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Institutional Cultures That Support New and Prospective Faculty in Scholarly Teaching: An Analysis of Research

Hoover, Mary Catherine (2006) Institutional Cultures That Support New and Prospective Faculty in Scholarly Teaching: An Analysis of Research. Doctoral Dissertation, University of Pittsburgh. (Unpublished)

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Abstract: New and prospective faculty often enter the professoriate with less than adequate preparation for the many roles and expectations of the position, particularly in regard to teaching requirements. In spite of the fact that teaching responsibilities consume large amounts of new faculty time, they frequently are not emphasized in the doctoral preparation experience, nor in the new-faculty orientation process. Most prospective and new faculty do not understand the importance of the teaching culture of an institution, nor how to go about assessing that culture to determine the level and nature of support offered for teaching. New faculty need to evaluate the institutional fit between their own teaching and research priorities and those of the institution. In addition, those who enter graduate school with the ambition of one day entering the professoriate would be wise to understand the nature of their institution's teaching culture, as it directly affects the level and amount of training that graduate students receive as future instructors. This study reviewed the literature related to programs and practices that research universities have in place that help to form the culture of support for scholarly teaching on campus. The product of this review is a set of guidelines and related criteria intended to help new and prospective faculty assess the teaching culture of a research institution based on specific guidelines, as well as related criteria for each guideline. After compiling and defining the guidelines and related criteria for this study, feedback was gathered from individuals who are involved in related research and/or work in the field. The purpose of this effort was for these professionals to gauge whether the findings were relevant, viable, or lacking in any way. Based on the feedback and information that was received, changes were made to the proposed guidelines and related criteria. The resulting document should be helpful for new and prospective faculty to review prior to attending graduate school or accepting a professional position in academe.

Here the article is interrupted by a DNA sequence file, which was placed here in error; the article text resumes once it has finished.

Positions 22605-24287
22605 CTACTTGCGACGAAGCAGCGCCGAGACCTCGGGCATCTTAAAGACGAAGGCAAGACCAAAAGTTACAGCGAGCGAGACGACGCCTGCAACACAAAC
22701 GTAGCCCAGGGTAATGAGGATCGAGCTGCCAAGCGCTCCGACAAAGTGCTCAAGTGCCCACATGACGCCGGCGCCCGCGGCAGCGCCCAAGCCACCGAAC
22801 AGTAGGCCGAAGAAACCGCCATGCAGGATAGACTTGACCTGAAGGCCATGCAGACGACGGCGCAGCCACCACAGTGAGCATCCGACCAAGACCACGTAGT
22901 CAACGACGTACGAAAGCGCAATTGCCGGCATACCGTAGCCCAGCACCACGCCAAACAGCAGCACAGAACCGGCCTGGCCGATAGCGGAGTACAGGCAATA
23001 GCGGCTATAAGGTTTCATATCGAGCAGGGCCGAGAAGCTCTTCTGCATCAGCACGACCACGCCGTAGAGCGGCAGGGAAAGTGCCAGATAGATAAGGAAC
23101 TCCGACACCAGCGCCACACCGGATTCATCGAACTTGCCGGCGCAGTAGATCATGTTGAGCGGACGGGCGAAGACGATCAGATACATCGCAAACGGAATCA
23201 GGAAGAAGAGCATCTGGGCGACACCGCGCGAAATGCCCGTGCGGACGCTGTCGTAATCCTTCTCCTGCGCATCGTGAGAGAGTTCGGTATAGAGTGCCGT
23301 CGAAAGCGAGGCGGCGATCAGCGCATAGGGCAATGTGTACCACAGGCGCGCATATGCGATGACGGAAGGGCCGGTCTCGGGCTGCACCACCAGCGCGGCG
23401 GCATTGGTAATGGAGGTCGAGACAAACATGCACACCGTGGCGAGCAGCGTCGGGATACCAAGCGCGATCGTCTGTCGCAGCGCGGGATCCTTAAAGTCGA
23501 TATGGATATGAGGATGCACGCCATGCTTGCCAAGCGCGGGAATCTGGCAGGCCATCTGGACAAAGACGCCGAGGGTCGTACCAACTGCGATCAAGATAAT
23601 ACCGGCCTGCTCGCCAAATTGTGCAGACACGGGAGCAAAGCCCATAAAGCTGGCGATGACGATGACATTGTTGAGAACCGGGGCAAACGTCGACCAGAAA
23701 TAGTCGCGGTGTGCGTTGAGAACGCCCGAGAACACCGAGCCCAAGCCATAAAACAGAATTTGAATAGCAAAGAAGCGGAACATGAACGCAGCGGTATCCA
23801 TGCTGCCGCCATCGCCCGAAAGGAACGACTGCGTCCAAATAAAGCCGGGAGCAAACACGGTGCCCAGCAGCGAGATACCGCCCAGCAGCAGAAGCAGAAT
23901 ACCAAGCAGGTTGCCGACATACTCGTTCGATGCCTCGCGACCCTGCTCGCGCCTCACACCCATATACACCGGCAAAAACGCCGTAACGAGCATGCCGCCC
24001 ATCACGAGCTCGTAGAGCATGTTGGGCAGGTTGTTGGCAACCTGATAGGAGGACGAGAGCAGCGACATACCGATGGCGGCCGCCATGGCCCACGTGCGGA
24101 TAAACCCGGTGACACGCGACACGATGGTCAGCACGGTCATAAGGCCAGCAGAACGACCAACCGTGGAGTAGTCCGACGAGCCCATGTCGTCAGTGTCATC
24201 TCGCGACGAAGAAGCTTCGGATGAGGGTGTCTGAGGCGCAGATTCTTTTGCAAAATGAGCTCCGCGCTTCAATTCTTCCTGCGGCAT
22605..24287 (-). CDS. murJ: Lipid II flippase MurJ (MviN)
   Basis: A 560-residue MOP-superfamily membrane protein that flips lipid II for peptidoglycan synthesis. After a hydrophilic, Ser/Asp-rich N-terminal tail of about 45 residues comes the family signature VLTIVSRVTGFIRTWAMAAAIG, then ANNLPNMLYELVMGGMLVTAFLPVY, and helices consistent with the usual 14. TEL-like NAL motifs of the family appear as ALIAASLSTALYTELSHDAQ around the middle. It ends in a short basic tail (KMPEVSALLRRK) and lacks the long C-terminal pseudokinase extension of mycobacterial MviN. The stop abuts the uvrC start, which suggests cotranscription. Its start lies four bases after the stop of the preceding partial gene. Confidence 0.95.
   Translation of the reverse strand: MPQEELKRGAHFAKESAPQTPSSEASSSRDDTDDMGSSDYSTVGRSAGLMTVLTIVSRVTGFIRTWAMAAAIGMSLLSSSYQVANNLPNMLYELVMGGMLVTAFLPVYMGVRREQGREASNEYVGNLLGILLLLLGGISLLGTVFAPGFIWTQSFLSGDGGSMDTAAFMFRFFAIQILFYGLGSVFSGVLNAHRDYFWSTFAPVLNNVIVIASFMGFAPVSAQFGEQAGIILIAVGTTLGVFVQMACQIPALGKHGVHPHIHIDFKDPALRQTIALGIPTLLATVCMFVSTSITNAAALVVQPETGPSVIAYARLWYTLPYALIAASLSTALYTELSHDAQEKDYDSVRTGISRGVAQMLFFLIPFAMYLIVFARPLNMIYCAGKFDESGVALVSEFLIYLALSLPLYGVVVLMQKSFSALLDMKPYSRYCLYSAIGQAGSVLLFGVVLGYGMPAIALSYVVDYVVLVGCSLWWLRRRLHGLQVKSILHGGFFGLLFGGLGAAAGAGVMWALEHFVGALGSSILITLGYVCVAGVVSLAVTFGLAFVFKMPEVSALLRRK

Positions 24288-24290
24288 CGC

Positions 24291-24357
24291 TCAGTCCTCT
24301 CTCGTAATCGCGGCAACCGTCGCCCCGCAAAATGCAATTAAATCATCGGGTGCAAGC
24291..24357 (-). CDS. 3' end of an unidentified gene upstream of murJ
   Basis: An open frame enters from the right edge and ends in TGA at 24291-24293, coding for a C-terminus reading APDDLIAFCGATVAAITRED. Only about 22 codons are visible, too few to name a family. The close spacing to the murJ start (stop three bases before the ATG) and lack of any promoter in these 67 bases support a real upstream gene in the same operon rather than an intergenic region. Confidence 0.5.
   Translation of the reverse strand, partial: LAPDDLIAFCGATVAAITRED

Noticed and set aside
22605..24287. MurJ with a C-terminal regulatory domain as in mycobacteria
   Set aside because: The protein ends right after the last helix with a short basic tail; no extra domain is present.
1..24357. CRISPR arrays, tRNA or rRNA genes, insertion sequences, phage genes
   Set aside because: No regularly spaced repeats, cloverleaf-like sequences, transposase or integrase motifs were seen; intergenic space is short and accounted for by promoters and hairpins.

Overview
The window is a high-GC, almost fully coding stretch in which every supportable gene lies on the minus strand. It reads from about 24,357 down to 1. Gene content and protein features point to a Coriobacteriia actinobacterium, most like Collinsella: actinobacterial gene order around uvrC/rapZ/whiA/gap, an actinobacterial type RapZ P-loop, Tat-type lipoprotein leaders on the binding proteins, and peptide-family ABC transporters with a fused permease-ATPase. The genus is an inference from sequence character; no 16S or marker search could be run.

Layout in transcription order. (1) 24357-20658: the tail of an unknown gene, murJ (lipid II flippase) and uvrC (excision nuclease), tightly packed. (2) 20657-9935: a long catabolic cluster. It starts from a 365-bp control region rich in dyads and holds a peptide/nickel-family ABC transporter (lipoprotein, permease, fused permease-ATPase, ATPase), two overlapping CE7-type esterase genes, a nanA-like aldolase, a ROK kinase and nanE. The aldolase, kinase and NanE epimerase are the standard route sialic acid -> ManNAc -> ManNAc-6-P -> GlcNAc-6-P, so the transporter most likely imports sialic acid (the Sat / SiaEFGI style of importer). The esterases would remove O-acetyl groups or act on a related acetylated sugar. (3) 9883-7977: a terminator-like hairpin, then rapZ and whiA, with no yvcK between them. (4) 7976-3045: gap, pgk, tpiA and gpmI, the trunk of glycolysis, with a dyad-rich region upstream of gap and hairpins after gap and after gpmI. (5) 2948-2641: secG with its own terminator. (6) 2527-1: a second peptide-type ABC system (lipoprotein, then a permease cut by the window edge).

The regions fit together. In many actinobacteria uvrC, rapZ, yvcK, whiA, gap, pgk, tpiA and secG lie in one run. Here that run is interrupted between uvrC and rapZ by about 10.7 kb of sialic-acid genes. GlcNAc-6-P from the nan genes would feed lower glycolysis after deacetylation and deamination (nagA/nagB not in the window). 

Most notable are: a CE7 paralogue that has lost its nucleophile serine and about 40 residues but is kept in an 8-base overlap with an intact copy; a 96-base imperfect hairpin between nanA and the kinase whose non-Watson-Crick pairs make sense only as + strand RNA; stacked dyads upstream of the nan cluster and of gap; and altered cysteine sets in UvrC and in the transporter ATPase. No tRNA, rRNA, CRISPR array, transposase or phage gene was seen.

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Item Type: University of Pittsburgh ETD
Status: Unpublished
CreatorsEmailPitt UsernameORCID
Hoover, Mary Catherinemch11@pitt.eduMCH11
ETD Committee:
TitleMemberEmail AddressPitt UsernameORCID
Committee ChairNelson, Glenngmnelson@pitt.eduGMNELSON
Committee MemberTrovato, Charlenetrovato@pitt.eduTROVATO
Committee MemberDavis, Dianedjdavis@pitt.eduDJDAVIS
Committee MemberGoodwin, Suesgoodwin@pitt.eduSGOODWIN
Date: 21 April 2006
Date Type: Completion
Defense Date: 21 March 2006
Approval Date: 21 April 2006
Submission Date: 20 April 2006
Access Restriction: No restriction; Release the ETD for access worldwide immediately.
Institution: University of Pittsburgh
Schools and Programs: School of Education > Administrative and Policy Studies
Degree: EdD - Doctor of Education
Thesis Type: Doctoral Dissertation
Refereed: Yes
Uncontrolled Keywords: ; Institutional Cultures; Preparing Doctoral Students; Teaching Cultures; Scholarly Teaching; Supporting New Faculty
Other ID:, etd-04202006-151508
Date Deposited: 10 Nov 2011 19:39
Last Modified: 15 Nov 2016 13:41


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